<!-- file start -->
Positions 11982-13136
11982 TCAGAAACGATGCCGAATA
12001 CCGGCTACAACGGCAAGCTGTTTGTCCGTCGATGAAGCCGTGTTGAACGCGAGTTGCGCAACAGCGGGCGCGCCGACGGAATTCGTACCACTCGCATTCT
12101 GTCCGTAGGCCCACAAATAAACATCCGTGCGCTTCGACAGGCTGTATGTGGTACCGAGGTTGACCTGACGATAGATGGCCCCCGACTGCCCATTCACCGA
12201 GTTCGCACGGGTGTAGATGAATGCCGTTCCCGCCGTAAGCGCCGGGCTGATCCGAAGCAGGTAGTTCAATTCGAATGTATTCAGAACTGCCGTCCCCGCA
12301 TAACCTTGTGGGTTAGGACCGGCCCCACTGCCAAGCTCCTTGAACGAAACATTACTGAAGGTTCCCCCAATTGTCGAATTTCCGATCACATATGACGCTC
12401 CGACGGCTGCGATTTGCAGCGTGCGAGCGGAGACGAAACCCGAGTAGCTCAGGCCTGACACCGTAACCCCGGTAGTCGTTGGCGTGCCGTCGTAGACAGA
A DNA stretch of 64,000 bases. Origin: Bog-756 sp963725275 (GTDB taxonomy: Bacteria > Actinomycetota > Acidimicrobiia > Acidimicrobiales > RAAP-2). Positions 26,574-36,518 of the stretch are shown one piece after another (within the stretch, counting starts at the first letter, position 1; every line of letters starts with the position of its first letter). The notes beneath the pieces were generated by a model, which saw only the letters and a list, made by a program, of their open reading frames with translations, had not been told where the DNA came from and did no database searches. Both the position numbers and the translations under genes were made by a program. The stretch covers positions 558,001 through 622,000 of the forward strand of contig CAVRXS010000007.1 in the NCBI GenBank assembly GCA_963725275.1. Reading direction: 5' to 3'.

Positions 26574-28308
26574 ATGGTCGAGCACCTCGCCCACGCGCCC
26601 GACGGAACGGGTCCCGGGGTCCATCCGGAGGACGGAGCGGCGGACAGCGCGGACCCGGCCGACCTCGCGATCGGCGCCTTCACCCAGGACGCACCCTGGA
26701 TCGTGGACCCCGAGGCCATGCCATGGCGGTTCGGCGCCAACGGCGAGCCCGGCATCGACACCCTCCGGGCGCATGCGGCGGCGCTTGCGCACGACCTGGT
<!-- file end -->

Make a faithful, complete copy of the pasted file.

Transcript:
Positions 11982-13136
11982 TCAGAAACGATGCCGAATA
12001 CCGGCTACAACGGCAAGCTGTTTGTCCGTCGATGAAGCCGTGTTGAACGCGAGTTGCGCAACAGCGGGCGCGCCGACGGAATTCGTACCACTCGCATTCT
12101 GTCCGTAGGCCCACAAATAAACATCCGTGCGCTTCGACAGGCTGTATGTGGTACCGAGGTTGACCTGACGATAGATGGCCCCCGACTGCCCATTCACCGA
12201 GTTCGCACGGGTGTAGATGAATGCCGTTCCCGCCGTAAGCGCCGGGCTGATCCGAAGCAGGTAGTTCAATTCGAATGTATTCAGAACTGCCGTCCCCGCA
12301 TAACCTTGTGGGTTAGGACCGGCCCCACTGCCAAGCTCCTTGAACGAAACATTACTGAAGGTTCCCCCAATTGTCGAATTTCCGATCACATATGACGCTC
12401 CGACGGCTGCGATTTGCAGCGTGCGAGCGGAGACGAAACCCGAGTAGCTCAGGCCTGACACCGTAACCCCGGTAGTCGTTGGCGTGCCGTCGTAGACAGA
A DNA stretch of 64,000 bases. Origin: Bog-756 sp963725275 (GTDB taxonomy: Bacteria > Actinomycetota > Acidimicrobiia > Acidimicrobiales > RAAP-2). Positions 26,574-36,518 of the stretch are shown one piece after another (within the stretch, counting starts at the first letter, position 1; every line of letters starts with the position of its first letter). The notes beneath the pieces were generated by a model, which saw only the letters and a list, made by a program, of their open reading frames with translations, had not been told where the DNA came from and did no database searches. Both the position numbers and the translations under genes were made by a program. The stretch covers positions 558,001 through 622,000 of the forward strand of contig CAVRXS010000007.1 in the NCBI GenBank assembly GCA_963725275.1. Reading direction: 5' to 3'.

Positions 26574-28308
26574 ATGGTCGAGCACCTCGCCCACGCGCCC
26601 GACGGAACGGGTCCCGGGGTCCATCCGGAGGACGGAGCGGCGGACAGCGCGGACCCGGCCGACCTCGCGATCGGCGCCTTCACCCAGGACGCACCCTGGA
26701 TCGTGGACCCCGAGGCCATGCCATGGCGGTTCGGCGCCAACGGCGAGCCCGGCATCGACACCCTCCGGGCGCATGCGGCGGCGCTTGCGCACGACCTGGT